I think this legislation is only controversial because it tries to offer protection to people that participate in behavior religious people “morally” object too. No one would bother to think about it otherwise, it wouldn’t even make the news!

    Staceyjw

  • We should take away the religious bigots right to hate speech, but we won’t, we just can’t let them practice what they preach.

  • Eric

    Oh yes, and here’s a perfect reason for the need for hate crime laws. Kill a faggot, spend 6 months in jail. Pitiful.
    http://www.gazette.net/stories/10142009/prinnew144927_32561.shtml

  • keddaw

    Sorry Eric, I can’t see anything in this that is wrong. Someone violated the guy’s personal space, he lashed out and got done for assault.

    Would you be crying out for a hate crime if the other guy had been a robber and he’d lashed out?

    The tragic, unintended result of the guy falling and hitting his head and dying makes the punishment seem light, but death was not the intention from what I read into it.

    This is a perfect example of trying to treat the perpetrator differently based on the victim. The only situations we allow that are when the victim is part of a group that are vulnerable: the mentally disabled and children being the most obvious. Are you saying that blacks, gays, Jews etc. should all come under the heading ‘vulnerable’? Have special protection under law as they are incapable of self-determination?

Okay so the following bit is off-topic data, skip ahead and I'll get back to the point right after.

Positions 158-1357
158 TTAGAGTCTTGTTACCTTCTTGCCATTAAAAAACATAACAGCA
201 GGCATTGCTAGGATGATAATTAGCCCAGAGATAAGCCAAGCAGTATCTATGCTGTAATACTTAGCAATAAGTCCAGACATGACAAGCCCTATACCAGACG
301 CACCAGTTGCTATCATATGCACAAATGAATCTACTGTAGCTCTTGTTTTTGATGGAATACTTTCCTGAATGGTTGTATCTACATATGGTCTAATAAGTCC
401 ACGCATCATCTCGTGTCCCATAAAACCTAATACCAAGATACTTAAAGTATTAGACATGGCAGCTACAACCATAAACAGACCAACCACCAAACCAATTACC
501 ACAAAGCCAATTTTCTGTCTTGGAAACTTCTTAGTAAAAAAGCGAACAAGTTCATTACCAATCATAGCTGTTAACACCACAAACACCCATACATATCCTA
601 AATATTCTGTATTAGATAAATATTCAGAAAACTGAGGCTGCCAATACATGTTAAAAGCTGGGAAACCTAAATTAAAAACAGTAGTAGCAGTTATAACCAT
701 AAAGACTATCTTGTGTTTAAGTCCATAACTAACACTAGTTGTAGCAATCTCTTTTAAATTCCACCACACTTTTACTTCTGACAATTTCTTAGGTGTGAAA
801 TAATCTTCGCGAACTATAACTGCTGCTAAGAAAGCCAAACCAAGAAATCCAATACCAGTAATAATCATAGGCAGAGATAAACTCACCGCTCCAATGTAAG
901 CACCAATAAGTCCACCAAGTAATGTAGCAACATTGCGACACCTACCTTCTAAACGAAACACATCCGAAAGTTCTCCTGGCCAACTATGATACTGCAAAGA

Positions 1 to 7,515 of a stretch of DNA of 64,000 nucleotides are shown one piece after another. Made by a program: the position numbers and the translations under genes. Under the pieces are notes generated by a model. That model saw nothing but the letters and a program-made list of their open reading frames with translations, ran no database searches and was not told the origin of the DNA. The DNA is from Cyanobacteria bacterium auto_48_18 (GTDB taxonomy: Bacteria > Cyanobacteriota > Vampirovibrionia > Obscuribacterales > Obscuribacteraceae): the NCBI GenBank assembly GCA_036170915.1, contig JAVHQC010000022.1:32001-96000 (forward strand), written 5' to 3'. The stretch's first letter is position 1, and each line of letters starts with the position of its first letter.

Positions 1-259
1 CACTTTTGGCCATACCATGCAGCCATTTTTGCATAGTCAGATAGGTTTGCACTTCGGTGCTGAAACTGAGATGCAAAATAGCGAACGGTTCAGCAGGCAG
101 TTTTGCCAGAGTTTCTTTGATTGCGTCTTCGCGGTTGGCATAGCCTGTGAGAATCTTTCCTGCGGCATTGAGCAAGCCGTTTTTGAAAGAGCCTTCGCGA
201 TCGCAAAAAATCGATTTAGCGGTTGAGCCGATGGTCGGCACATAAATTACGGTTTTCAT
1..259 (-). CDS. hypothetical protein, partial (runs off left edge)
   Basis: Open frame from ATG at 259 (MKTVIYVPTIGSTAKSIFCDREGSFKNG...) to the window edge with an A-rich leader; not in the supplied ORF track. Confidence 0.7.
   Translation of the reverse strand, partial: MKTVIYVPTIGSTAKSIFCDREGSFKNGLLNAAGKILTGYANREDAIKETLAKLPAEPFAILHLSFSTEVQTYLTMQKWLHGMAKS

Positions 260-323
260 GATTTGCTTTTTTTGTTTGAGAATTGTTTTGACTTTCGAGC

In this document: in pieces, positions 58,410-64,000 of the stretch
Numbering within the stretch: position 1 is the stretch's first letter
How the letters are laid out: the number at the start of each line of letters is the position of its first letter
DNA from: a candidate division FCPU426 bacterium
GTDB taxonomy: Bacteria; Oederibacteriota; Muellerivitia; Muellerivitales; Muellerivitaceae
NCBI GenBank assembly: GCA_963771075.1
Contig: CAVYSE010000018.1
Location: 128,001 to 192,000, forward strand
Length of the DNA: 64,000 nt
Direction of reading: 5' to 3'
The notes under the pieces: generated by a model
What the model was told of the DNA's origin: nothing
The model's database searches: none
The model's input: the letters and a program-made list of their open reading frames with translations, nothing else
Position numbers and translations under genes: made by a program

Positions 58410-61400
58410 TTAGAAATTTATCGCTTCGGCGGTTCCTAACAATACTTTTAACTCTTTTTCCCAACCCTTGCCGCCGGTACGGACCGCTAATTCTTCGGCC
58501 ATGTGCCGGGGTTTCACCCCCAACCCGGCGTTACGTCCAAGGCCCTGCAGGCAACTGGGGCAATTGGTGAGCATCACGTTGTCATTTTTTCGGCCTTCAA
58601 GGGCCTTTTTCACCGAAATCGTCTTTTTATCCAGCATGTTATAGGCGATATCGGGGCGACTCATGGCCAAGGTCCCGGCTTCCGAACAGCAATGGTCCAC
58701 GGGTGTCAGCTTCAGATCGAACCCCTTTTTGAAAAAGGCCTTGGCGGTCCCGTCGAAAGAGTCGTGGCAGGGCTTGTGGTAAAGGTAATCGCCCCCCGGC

• Rostrum Camera

    I fully support their stance in getting on the pulpit. It will certainly enhance their reputation as ranting madmen (and women) with no real purpose or connection to a 21st century society.

    However, I’m not really convinced that a liberal pastor would even consider going to mount the pulpit in a particular church at particular time and preach a series of vile, hateful sermons would be an intelligent or good idea. Or does the religous use of liberal conflict with mine?

  • Arguments in favour of Federal Hate Crimes legislation covering sexual orientation and gender identity to the same level as existing legislation covers religion:

    FBI figures, 2007:
    Number of Hate crimes based on religion: 1,477. No deaths
    Number based on sexual orientation: 1,460. 5 deaths.

    Current laws do not permit the FBI to count crimes based on Gender Identity. The best figures we have are consistent with the FBI figures. They show 1,460 crimes based on sexual orientation (5 deaths), 870 based on gender identity (16 deaths).